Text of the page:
The overall health and welfare of the herd has seen challenges over recent years, but with guidance from Kebir House Veterinary Practice these are being addressed.

The aim is to breed a non-extreme Holstein cow and solely breed the replacements required, with sexed semen used on any neospora negative animal for two or three times, with any neospora positive or Johnes positive animal bred straight to beef.

Belgian Blue is generally used on cows and Angus on the heifers with the resulting calves sold at eight to ten weeks of age through Leyburn, which means very few if any black-and-white bulls are born, which is one step ahead of the demands of milk buyer Arla. The cows are mated via Genus RMS and have been for many years since it reduces the staffing needs on farm.

A move to slatted flooring has been one of the teething problems of the new building, although time is proving to be the greatest healer, as the herd get used to the concrete.

Meanwhile foot bathing is occurring between two and three times a week, with it possible to section off row of cubicles and walk those cows through the three formalin-filled foot baths, and then return them through to their cubicles. An initial attempt to put a footbath on each robot exit proved ineffective – with Tim and Joss soon realising this was not going to be an effective foot-bathing method.

One area that the robots were a virtually instant winner on was cell counts, Joss explains that these had suffered particularly in the transition period between the old system and the new, when the very outdated and small cubicles were temporarily replaced with straw yards, which saw cell counts adversely affected although future improvement is still the aim, and cows are still being bred out with persistent cell count issues.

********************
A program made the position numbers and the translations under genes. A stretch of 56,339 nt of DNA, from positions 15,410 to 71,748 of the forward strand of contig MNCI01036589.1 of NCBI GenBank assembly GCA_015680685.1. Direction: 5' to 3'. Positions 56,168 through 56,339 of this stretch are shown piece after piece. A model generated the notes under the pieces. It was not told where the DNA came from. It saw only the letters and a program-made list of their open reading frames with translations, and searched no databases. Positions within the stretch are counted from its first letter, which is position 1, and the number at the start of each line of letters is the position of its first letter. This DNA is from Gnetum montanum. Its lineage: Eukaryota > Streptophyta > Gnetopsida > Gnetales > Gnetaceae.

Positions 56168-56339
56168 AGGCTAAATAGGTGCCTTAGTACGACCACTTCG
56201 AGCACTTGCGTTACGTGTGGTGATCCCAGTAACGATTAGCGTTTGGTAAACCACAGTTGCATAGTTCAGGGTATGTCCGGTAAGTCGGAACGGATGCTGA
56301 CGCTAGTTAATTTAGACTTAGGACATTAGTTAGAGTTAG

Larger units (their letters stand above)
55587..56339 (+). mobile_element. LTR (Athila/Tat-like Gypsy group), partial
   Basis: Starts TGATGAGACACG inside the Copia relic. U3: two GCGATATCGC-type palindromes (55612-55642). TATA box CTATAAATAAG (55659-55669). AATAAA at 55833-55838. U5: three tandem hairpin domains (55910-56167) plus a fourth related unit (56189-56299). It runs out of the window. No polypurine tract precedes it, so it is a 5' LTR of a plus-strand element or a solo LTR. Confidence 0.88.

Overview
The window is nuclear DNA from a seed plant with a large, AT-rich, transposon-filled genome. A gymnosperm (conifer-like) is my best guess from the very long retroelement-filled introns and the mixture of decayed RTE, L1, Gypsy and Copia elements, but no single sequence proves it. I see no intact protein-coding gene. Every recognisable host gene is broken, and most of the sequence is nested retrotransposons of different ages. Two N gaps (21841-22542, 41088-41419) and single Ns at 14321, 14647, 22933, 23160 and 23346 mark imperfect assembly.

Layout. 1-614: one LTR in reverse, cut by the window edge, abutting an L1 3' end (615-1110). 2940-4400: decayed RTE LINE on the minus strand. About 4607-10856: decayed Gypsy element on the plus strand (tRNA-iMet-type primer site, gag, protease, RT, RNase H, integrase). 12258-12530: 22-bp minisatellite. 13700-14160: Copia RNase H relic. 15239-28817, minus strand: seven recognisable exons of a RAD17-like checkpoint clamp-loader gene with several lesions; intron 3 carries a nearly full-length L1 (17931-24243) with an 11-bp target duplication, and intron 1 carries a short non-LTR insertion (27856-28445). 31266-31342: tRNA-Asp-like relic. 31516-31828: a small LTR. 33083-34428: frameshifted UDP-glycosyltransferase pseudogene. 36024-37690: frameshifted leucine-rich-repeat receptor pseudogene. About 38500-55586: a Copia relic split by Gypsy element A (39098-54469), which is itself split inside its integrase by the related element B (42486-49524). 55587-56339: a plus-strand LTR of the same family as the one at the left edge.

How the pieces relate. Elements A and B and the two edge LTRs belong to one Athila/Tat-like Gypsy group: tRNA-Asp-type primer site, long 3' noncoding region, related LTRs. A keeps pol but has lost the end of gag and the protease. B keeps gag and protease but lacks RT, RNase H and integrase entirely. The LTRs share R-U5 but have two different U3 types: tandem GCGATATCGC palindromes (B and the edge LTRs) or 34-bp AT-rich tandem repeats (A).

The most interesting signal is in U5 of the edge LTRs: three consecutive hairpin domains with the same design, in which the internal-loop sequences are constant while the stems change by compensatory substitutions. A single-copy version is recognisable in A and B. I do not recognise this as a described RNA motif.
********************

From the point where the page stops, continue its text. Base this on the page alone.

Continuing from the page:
The De Laval robot, whose operating system incorporates many of the parts and fittings of a standard De Laval milking parlour, effectively pre-sprays and cleans the teat, and within its endless arsenal of information via the on-farm computer or the mobile phone apps gives a MDI (mastitis detection indicator) score, which when over 2.2 is highlighted red and rings alarm bells to Tim and Joss.

The workings of the robots themselves are under a monthly fixed-fee contract, which for the first year includes parts, labour and chemicals and sees one robot serviced each month, on a rolling three-month cycle, which is working well and aids financial planning and budgeting of the robots costs within the business.

While Tim and Joss are happy to admit the new facility has not all being plain sailing they have no regrets over taking the plunge to invest for a sustainable future.

Tim’s mother Dorothy is the third generation Robertshaw in the business and has seen dairying change immensely over her lifetime, and while the old facility near her house may soon see bed-and-breakfast pigs reside as another income stream, she can also see the farm’s dairy herd settled in its new home too.